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Centenarian looks back on time living through World War II

Centenarian Eric Tweedale, resident at Peninsula Villages in New South Wales, reminisces on his life during World War II on ANZAC Day, including his interrupted rugby career and finding love after the war.

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Eric Tweedale, resident at Peninsula Villages in New South Wales and former World War II veteran, reflects on life before, during and after the Second World War on ANZAC Day. [Source: Supplied]

For Mr Tweedale, ANZAC Day is an important time, as he served and fought for Australia during a very difficult war.

"I am one of few servicemen who are still alive after WWII so Anzac Day is very important to me," explains Mr Tweedale.

"I remember all the servicemen I fought with and although most of them are no longer with us, it’s an important day for all Australians to remember their bravery and to understand the freedoms we have today are very much due to their sacrifices."

Before WWII, Mr Tweedale was an avid rugby player, picking up the sport at the age of 15, where he developed a strong passion and love for the game.

Mr Tweedale says that he was born to be a sports person as he wasn't a very good student. He ended up getting a job instead of finishing school, getting paid 12 shillings and threepence, which is around $1.30 a week.

While he was working, he was approached by Wallabies rugby player 'Wild' Bill Cerutti who encouraged him to pursue the sport.

"I had never seen the game played but Bill said ‘Well, you're big enough, would you like me to take you over to Parramatta Rugby Union Club to see what we can make of you?’ By the time the season was finished I was wrapped in the game," says Mr Tweedale.

"I was a permanent member of the Parramatta club and was one of the youngest members to ever be picked for the representative team."

However, Mr Tweedale had to take a break from rugby to join the Royal Australian Navy during the Second World War.

It ended up being an eight-year-long break from the sport he loved.

Eric Tweedale, front left, in a guard of honour in 1942 with his fellow Royal Australian Navy comrades. [Source: Supplied]
Eric Tweedale, front left, in a guard of honour in 1942 with his fellow Royal Australian Navy comrades. [Source: Supplied]

Mr Tweedale was deployed in 1942 to Sydney, after extensive training with the Royal Australian Navy, when it was attacked in May by Japanese midget submarines.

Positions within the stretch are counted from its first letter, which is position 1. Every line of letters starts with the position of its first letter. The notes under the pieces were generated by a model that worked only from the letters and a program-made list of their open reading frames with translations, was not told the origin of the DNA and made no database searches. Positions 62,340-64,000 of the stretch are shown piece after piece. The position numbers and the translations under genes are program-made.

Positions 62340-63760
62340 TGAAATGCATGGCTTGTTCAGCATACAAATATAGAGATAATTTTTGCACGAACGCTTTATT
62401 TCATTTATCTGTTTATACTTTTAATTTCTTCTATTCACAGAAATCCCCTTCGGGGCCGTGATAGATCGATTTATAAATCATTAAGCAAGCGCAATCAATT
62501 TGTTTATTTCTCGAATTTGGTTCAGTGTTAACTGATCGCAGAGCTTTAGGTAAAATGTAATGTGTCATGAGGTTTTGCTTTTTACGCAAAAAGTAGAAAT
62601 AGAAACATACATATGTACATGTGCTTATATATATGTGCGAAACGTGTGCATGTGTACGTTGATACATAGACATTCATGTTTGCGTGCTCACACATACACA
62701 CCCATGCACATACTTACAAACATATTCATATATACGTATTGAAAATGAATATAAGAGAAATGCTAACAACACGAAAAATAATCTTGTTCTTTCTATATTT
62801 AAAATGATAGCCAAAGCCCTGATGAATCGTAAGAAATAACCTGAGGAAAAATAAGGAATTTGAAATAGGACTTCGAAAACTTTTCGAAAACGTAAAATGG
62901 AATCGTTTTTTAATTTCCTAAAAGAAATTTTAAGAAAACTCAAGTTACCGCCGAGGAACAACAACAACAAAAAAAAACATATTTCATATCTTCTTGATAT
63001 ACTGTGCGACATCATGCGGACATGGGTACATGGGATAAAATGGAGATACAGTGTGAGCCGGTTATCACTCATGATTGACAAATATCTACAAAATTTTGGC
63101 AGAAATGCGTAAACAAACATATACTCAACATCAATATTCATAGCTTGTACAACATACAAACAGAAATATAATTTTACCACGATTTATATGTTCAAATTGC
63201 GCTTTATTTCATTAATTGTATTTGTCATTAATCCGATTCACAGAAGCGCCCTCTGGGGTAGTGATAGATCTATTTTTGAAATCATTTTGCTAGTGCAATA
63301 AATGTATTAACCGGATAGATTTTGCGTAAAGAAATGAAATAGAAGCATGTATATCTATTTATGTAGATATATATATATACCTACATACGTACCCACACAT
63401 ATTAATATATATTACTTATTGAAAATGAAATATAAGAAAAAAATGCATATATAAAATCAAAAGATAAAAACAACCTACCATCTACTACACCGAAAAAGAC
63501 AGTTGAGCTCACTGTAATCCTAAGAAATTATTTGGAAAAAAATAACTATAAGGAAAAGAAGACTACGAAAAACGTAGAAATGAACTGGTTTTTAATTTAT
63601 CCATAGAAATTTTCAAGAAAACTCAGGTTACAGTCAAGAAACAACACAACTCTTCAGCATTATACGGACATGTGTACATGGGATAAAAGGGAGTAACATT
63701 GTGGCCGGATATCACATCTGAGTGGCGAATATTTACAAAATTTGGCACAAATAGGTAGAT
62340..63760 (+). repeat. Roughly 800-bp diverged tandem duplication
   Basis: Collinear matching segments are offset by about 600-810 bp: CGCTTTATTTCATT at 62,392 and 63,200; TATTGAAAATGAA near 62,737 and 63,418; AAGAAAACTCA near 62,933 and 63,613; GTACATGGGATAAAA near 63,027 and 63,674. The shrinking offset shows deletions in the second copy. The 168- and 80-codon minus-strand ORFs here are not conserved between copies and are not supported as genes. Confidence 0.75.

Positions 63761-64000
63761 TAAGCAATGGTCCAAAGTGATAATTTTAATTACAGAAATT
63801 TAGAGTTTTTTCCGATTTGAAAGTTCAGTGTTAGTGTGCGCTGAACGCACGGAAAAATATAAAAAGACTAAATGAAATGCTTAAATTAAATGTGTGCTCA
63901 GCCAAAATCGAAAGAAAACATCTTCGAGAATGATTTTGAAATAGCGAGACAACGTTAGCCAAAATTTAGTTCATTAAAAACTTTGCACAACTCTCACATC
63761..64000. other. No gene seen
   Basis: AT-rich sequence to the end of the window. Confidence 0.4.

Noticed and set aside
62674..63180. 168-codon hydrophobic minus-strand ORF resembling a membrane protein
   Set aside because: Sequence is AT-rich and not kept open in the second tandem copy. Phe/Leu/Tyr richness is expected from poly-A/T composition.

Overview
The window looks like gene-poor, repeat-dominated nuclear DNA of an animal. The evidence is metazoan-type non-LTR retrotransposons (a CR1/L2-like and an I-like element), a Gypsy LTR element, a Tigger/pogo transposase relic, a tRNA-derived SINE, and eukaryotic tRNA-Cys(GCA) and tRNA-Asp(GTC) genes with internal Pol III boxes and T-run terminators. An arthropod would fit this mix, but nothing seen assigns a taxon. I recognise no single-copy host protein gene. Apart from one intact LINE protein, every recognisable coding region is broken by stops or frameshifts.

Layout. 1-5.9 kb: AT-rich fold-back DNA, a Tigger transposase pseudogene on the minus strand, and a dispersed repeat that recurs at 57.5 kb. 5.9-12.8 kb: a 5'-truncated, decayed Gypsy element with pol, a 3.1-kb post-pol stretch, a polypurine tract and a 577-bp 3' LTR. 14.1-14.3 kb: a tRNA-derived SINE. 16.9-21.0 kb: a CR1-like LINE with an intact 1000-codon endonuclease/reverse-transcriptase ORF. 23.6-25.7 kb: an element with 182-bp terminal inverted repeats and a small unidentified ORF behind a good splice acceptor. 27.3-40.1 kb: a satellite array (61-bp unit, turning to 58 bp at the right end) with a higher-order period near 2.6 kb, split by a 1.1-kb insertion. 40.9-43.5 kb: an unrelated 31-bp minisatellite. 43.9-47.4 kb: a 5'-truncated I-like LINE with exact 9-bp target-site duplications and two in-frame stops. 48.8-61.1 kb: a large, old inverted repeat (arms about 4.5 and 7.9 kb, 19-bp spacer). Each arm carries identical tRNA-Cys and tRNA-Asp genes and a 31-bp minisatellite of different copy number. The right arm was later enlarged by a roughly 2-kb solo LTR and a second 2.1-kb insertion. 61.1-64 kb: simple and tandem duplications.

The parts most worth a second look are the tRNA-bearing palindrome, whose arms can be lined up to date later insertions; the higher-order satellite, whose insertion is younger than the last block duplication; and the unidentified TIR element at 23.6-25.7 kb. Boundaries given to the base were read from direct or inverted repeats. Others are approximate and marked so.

Following that, he was drafted to cruise around the Australian coast, protecting and escorting merchant ships to our shores.

Mr Tweedale says on his first night out at sea on the SS Iron Knight, one of the ships in the 14 ship convoy was sunk.

On his ship, Mr Tweedale was a convoy signalman, so he would use Morse code and flags to keep other ships in the fleet in constant communication with each other.

He started moving up north as the war progressed to protect merchant ships around Queensland, as the iron ore and coal the ships carried were an important resource that was being targetted by the Japanese.

When the war finished and he was back working, Mr Tweedale found out on his way home from work that he had been selected for the Wallabies, the Australian rugby team, and would be going on the 1946 tour to New Zealand.

Mr Tweedale says, "I was working for a Shell company at the time and I knocked off that day, bought a paper, got on a train, sat down and opened the paper, always starting at the back. There was the team listed in print on the back page of the sport section and there it was, my name printed.

"That tour was a challenge. After the war, half our team was made up of soldiers while the other was new kids off the block.

"The New Zealand team had been to England and just returned so they were tough and hardy, they were internationally recognised and their passion was so great that it made them a hard team to play against."

Over his rugby career, the standout performance was when he was chosen for the third Wallabies tour to the United Kingdom and Europe, where he played in four of the five Tests and was even selected in the first-ever match against the Barbarians Rugby Union Football Club.


Eric Tweedale, ball in hand, in action for the Wallabies against the London rugby team. [Source: Supplied]
Eric Tweedale, ball in hand, in action for the Wallabies against the London rugby team. [Source: Supplied]

Another part of Mr Tweedale's life that was put on hold for the war was his engagement to his wife Enid, who unfortunately passed away last year.

They were engaged to marry in 1942 before Eric joined the navy and fought in WWII. Over the three years he served, the couple drifted apart and ended up leading their own separate lives.

In 2004, Mr Tweedale did a favour for his friend, which was to look after a widow for a day ahead of an RSL reunion.

"I asked, 'What’s her name?' They said, 'Enid Wagner, do you know her?' Know her? I almost married her!" recalls Eric.

"So we met at the big clock at Sydney Central Station and took on from there. Two years later, I lost my second wife Phyllis, so [Enid and I] ended up together 64 years after we last saw each other!"

Mr Tweedale regaled his life story a part of The 100 Project recently to celebrate his upcoming 101st birthday on 5 May. The 100 Project aims to celebrate the lives and stories of Australia’s 100-year-olds. To see his full story, head to The 100 Project website.

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